Monday, May 20, 2019
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‘We are all human’

Emmanuel Joseph, a lifelong resident of the Allen Drive shantytown, said yesterday that he is breathing a little easier after the Supreme Court issued an injunction preventing the demolition of shantytowns on New Providence.

But Joseph, like scores of others in that community, does not believe it is a respite that will last for very long.

The remaining residents, Joseph said, are packing their things to leave.

“We are all human,” said Joseph, who was only wearing a pair of sandals and shorts.

“We feel unfairly targeted.

“It makes no sense my being here if you are going to target me.”

There were, at last report, 28 people living in that community.

The government gave shantytown residents until Friday to leave the communities before demolition started.

The structures are built on Crown land that was leased for farming.

Joseph said a lot of people have left ahead of the government’s deadline.

Other lifelong residents, like Joseph’s brothers, Fidel, a 33-year-old father of two, and Renaldo, said there is a feeling of uneasiness hovering over the community.

“This feels like the last days,” Renaldo said.

Renaldo said he has been viewing the community with fresh eyes.

Many residents were hiding in the shade of a guinep tree or retreating inside their clapboard homes seeking shelter from the sun’s oppressive gaze.

Last week this time, the remaining residents were preparing for the government’s deadline for them to evacuate the community.

Fidel, who was helping his brother get a very small ring off his finger, said he has been unable to find new accommodations for his family.

“I can’t have peace of mind because I don’t have much time. I need a job,” Fidel said.

He said that no one wants to live in a shantytown.

“Nobody likes living like this,” he said, nodding to the pile of garbage filled with plastic bottles and old tomato paste and tuna cans near him.

“It’s just that you find yourself caught up in certain situations and you don’t want to be in that situation.”

A little girl, no older than seven and wearing a purple shirt, ran up to Fidel. Clutching a piece of bread, she offers him some, but he declines and sends her off.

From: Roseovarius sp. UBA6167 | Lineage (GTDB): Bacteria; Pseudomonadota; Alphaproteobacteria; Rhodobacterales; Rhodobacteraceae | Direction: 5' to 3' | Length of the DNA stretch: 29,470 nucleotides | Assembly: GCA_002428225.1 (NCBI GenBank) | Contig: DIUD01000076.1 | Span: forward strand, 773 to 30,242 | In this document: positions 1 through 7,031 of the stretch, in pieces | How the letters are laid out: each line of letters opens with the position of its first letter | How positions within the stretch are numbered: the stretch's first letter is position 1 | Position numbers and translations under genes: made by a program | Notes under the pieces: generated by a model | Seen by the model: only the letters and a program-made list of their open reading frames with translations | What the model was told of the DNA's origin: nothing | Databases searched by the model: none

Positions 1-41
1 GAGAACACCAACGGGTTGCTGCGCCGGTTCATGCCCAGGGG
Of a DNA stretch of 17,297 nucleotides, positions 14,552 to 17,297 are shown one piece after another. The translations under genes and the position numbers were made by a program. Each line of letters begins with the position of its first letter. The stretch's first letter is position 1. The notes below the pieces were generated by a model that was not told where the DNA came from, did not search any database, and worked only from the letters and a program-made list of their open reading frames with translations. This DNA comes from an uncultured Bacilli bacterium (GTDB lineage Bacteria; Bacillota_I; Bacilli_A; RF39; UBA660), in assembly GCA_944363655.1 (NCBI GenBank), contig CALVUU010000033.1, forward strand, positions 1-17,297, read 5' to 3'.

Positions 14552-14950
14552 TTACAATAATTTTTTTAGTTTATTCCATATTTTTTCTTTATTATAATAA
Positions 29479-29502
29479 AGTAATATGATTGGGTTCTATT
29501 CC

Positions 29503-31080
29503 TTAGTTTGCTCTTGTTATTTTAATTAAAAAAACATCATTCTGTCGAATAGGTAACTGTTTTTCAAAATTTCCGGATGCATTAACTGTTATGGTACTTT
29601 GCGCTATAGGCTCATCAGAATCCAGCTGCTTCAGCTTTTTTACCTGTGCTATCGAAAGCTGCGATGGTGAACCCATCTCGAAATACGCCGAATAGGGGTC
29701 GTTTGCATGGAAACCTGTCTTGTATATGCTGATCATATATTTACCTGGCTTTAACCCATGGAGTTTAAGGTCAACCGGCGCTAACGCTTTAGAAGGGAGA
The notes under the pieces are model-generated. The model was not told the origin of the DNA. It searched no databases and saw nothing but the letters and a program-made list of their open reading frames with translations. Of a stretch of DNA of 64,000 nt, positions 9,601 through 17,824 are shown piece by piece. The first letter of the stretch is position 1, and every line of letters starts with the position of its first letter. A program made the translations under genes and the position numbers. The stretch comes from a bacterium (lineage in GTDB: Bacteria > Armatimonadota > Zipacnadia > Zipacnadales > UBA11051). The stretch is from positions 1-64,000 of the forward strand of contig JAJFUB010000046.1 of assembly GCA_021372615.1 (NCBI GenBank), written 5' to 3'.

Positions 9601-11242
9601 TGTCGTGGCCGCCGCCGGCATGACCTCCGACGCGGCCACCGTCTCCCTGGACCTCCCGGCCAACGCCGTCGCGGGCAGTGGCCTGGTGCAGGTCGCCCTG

Fidel said he is working on building his home, up to code, on land that he bought.

“Personally, I was trying to see if I could get the house up and running so at least if they come I could have some place to rest for me and my family,” he said.

“My kids are one of my main priorities right now. Putting them in a better position is what I’m trying to work on.”

He noted that the government has not given residents enough time to find new homes.

Asked how much time shantytown residents would need, Fidel said, “They should have given everybody the same time like the people in Abaco, that year. In that time, I’m sure they could accumulate or get enough money to even try and purchase the land.”

The Abaco shantytowns and other Family Island shantytowns will be cleared out by July 31, 2019, according to officials.

Renaldo has it a little easier.

He said he has a place to live already.

“I’m platinum,” he said.

“But just to know that this is my brother’s home, my step mom, her home; this is where you learn to get up in the morning and work.

“It isn’t like you come here and it’s hard. You are in a community of good people. You could go to work and you could be sure that someone would watch your child, if your child is old enough.

“We live as a community here.

“Some people really look at the back here as a jungle. We are hardworking people. People who wake up in the morning just trying to feed their children.”

There is no electricity in the community. Homes are powered by generator.

During The Guardian’s visit, other residents began to appear, hoping to share their plight.

Fifty-six-year-old Beatrice Joseph has never paid rent in her life.

She has spent 30 years in the Allen Drive community and isn’t sure how she will adjust to life outside the community.

While the injunction will give her more time, she is eager to move on.

But she is faced with a very common challenge – no money.

“Have you found a place?” The Guardian asked.

Joseph replied, “I’m trying to get a place.

“I’m leaving one dungeon of darkness into more darkness. There is no light where I am going.

“I already paid the woman some money for me to move in. Now she’s saying that I have to bring something down to move in. But I told her that I don’t have no $250 more.”

Peter Guillaume, 32, said he wasn’t sure how he felt about the injunction.

“I still don’t have nowhere else to live,” he said.

Near the exit of the community, another resident approached The Guardian.

“ZNS?” Francisco Simmons asked. “Oh, you’re from The Guardian. Are you here to talk about this thing?”

Simmons, who has lived in the community for 23 years, said he has not been able to find alternative housing.

Asked what he was going to do, Simmons said, “Maybe cause problems. I won’t lie. If you run me from here, where am I supposed to go, on someone else’s land?

“Then that’s problems.”

According to the government’s New Providence Shantytown Assessment Report, 2018, 1,410 people reside in those communities.

The majority of the households surveyed reported weekly incomes of less than $400, the report said.

Travis Cartwright-Carroll

Assistant Editor at The Nassau Guardian
Travis Cartwright-Carroll is the assistant editor. He covers a wide range of national issues. He joined The Nassau Guardian in 2011 as a copy editor before shifting to reporting. He was promoted to assistant news editor in December 2018.
Education: College of The Bahamas, English

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